This combination of book covers shows National Book Award nominees Lost Found: A Memoir by Kathryn Schulz, from left, His Name Is George Floyd: One Man s Life and the Struggle for Racial Justice by Robert Samuels and Toluse Olorunnipa and The Man Who Could Move Clouds by Ingrid Rojas Contreras (Random House/Viking/Doubleday/Penguin Press via AP)
"His Name Is George Floyd: One Man's Life and the Struggle for Racial Justice,'' by Washington Post reporters Robert Samuels and Toluse Olorunnipa, was a nonfiction nominee, along with John A. Farrell's "Ted Kennedy: A Life,'' New Yorker writer Kathryn Schulz's "Lost & Found: A Memoir,'' Anna Badkhen's "Bright Unbearable Reality: Essays'' and Natalie Hodges' "Uncommon Measure: A Journey Through Music, Performance, and the Science of Time.''
Olds' "Balladz'' was among the 10 nominees on the poetry list, which also included Jenny Xie's "The Rupture Tense,'' Quincy Troupe's "Duende,'' Sherry Shenoda's "Mummy Eaters'' and Jay Hopler's "Still Life,'' a collection in which he confronts his diagnosis for terminal cancer. The book was published shortly before he died, in June, at age 51.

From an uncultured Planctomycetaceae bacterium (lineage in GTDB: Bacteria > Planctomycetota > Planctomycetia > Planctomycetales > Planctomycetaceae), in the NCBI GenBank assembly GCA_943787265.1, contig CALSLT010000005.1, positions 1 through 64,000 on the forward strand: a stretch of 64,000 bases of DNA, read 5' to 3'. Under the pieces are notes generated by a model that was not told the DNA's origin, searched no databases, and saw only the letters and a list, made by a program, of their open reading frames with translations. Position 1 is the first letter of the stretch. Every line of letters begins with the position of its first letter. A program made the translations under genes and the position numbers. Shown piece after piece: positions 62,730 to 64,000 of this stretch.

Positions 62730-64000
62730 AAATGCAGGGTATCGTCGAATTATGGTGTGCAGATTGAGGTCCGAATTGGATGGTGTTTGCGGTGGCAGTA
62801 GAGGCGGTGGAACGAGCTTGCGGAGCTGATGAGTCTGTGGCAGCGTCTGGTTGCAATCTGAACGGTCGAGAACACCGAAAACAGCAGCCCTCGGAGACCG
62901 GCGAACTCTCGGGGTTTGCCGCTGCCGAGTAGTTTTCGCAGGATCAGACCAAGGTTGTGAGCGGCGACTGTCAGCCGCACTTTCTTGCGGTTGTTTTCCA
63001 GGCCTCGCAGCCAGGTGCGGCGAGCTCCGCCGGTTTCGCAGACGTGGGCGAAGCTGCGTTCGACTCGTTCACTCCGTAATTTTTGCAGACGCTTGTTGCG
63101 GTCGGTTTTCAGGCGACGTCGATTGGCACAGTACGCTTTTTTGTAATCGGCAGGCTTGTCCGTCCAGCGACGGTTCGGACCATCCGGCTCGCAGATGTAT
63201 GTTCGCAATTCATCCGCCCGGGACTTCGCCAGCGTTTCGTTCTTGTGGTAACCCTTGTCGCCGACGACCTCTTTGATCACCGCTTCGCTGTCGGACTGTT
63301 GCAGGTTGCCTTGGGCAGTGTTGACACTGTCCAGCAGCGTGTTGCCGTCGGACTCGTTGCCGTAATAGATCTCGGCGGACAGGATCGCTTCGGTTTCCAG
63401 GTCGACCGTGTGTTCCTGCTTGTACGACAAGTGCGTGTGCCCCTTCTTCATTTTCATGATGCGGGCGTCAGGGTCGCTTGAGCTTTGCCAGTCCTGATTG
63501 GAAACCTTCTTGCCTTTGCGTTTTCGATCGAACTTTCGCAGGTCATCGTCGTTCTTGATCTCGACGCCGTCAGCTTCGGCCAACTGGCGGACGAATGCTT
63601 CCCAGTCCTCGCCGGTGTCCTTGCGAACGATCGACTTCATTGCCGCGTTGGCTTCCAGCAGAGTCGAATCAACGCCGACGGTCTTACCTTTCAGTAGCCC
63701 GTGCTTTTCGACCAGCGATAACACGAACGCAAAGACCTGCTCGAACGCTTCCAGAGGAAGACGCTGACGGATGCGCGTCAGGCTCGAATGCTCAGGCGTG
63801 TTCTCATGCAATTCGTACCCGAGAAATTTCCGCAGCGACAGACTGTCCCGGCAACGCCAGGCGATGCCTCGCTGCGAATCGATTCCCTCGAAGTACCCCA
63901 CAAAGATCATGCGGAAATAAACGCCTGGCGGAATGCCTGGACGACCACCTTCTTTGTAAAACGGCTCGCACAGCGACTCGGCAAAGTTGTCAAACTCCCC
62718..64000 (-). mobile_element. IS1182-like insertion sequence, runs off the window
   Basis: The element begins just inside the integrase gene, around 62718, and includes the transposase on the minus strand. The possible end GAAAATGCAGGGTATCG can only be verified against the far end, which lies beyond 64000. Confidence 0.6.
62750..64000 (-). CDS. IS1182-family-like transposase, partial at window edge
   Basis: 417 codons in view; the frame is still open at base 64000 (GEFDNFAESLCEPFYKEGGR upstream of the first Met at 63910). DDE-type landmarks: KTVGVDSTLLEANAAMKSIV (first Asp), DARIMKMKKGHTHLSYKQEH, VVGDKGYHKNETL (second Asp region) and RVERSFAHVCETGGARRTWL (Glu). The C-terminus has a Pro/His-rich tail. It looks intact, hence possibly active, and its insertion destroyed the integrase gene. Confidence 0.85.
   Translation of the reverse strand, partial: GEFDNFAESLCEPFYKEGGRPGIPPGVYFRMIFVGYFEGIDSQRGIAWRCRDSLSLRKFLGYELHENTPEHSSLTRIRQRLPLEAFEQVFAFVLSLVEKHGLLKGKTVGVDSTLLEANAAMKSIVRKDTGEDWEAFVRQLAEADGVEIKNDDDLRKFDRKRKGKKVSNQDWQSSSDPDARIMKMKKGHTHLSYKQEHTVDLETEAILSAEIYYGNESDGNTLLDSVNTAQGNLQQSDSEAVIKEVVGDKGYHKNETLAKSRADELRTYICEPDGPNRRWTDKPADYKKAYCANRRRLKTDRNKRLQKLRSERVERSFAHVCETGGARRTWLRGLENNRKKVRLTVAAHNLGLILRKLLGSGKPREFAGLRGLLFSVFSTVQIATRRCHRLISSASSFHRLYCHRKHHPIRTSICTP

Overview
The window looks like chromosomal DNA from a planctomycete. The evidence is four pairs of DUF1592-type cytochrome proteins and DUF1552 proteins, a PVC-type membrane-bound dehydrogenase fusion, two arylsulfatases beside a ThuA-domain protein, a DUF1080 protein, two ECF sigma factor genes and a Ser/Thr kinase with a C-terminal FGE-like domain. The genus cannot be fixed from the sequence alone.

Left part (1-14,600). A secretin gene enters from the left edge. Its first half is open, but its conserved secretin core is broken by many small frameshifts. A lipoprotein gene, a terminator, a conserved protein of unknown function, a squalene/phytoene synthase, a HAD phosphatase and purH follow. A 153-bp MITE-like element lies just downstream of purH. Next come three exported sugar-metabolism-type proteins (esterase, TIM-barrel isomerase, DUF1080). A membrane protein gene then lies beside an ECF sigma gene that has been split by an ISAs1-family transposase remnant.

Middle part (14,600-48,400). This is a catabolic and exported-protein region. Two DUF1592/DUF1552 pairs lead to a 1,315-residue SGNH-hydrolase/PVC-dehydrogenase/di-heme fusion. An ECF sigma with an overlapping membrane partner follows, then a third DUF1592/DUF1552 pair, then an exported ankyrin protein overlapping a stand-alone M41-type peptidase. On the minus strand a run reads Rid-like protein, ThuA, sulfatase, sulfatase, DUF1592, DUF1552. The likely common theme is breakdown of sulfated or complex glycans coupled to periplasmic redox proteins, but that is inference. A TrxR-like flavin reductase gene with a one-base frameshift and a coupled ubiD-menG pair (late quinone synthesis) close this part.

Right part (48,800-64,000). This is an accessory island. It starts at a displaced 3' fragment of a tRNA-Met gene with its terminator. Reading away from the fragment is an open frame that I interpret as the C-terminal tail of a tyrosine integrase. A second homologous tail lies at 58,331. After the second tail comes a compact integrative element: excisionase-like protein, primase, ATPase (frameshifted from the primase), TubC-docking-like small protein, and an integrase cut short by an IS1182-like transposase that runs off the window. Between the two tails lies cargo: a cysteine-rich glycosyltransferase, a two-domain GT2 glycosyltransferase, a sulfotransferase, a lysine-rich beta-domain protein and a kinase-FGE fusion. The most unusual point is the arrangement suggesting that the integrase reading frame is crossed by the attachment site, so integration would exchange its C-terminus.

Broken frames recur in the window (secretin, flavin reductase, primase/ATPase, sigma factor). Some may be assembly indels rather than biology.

The National Book Foundation, which presents the awards, has previously announced long lists for young people's literature and books in translation and will announce fiction nominees Friday. The lists will be narrowed to five on Oct. 4, and winners will be announced Nov. 16.
Nonfiction nominees also include Meghan O'Rourke's "The Invisible Kingdom: Reimagining Chronic Illness,'' Imani Perry's "South to America: A Journey Below the Mason-Dixon to Understand the Soul of a Nation,'' David Quammen's "Breathless: The Scientific Race to Defeat a Deadly Virus,'' Ingrid Rojas Contreras' "The Man Who Could Move Clouds: A Memoir" and Kelly Lytle Herna?ndez's "Bad Mexicans: Race, Empire, and Revolution in the Borderlands.''
In poetry, other nominees include John Keene's "Punks: New & Selected Poems,'' Roger Reeves' "Best Barbarian,'' Rio Cortez's "Golden Ax," Shelley Wong's "As She Appears" and Allison Adelle Hedge Coke's "Look at This Blue.''